Monday, January 23, 2006

On the Declaration of Independence and Jonathan Edwards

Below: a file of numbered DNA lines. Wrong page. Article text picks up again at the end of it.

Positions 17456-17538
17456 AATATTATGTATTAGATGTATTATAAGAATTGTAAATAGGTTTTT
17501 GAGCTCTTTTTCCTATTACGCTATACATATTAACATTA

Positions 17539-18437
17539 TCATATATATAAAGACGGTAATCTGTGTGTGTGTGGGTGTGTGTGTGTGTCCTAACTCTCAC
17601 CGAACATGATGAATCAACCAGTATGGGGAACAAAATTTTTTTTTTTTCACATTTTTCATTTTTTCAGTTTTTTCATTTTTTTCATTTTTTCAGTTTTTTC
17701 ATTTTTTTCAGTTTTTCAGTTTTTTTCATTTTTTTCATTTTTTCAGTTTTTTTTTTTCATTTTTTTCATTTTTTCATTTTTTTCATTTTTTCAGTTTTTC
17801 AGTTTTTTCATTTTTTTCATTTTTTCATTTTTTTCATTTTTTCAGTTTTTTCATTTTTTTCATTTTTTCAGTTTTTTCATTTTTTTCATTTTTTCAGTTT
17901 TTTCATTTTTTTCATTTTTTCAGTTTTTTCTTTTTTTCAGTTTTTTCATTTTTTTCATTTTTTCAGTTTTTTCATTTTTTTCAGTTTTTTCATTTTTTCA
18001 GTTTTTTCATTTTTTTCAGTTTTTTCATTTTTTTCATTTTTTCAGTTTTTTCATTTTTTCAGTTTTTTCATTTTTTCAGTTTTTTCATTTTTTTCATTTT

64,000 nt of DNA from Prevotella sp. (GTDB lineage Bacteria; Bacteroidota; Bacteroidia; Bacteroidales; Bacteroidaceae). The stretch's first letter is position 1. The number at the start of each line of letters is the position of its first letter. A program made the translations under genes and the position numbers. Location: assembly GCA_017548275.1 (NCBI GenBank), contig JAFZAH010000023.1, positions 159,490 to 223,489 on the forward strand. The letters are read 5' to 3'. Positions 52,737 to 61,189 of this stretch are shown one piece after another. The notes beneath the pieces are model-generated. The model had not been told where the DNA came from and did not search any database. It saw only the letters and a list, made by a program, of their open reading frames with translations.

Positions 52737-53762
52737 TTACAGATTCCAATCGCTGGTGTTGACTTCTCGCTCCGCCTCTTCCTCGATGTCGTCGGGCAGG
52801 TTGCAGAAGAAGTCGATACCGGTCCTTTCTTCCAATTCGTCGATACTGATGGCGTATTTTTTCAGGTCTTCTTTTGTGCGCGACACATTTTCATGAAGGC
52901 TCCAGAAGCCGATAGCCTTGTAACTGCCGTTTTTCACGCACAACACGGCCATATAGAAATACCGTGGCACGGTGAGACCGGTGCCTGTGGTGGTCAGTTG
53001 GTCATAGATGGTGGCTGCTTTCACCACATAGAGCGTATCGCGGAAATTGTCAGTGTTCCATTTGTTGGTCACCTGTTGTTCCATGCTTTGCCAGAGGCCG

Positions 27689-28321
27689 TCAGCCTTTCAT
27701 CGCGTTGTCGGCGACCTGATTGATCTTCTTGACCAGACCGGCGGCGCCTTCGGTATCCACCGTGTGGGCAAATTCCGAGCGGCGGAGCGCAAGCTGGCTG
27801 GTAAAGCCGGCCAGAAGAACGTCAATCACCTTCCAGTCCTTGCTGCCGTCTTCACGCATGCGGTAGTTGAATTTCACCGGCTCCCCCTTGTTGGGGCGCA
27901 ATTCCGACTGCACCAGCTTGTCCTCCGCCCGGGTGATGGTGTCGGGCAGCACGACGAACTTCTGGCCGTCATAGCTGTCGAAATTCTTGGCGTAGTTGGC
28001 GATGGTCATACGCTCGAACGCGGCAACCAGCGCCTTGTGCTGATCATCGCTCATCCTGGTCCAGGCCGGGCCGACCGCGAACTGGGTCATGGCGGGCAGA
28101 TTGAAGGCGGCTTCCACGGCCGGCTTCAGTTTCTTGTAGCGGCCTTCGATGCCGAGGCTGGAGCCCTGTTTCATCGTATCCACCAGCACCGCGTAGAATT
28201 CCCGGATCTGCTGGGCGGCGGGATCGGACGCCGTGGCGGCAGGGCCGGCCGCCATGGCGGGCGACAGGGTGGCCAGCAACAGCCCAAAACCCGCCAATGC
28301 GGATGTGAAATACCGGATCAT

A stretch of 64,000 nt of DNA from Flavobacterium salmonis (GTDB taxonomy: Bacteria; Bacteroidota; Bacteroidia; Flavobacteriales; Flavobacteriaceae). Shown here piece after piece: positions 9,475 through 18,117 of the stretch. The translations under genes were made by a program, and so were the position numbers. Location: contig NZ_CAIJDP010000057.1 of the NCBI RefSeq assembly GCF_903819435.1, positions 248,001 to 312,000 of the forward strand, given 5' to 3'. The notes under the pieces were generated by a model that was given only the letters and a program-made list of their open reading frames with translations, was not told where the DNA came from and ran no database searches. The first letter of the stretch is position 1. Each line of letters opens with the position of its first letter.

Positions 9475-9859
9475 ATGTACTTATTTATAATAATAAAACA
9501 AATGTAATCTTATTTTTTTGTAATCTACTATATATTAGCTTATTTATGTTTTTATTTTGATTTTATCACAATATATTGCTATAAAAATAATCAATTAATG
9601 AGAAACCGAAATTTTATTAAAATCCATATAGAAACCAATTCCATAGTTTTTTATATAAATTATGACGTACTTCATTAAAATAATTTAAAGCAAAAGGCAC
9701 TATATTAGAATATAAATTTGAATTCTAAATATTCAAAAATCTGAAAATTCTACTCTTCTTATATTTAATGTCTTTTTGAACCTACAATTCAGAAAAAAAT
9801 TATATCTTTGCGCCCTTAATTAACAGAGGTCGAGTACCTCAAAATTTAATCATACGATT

After having read the Declaration of Independence out of boredom and procrastinative curiosity at CUPS tonight, I'm inspired toward using more precise language to express my ideas. Keeping this resolution would solve some problems, I think, as well as simply improving my accuracy in conversation. The English of the Eighteenth century, at least in my head right now, is the English language at its height. Reading the Declaration of Independence felt like reading Jonathan Edwards. The subject addressed by each sentence is incredibly exact and explicit and the writing achieves a kind of scientific quality as well as a kind of poetic beauty, much like good theology and good philosophy, that is, both are painstakingly accurate and breathtakingly beautiful. Long, undulating sentences that are admittedly difficult to take in upon first reading emerge, once carefully studied, as perfectly cut gems focusing a precise beam of light on their subjects. See, I'm even being influenced, as I always am, by the beauty of this vintage of English, and I'm butchering the style. How can I help it? I live in a language full of "stuff" and "and stuff" and "whatever" and "like" and, as a high school friend of mine put it, our conversations rumble with the "distant thunder of approximate words." Read Edwards or Jefferson and hear lightning.

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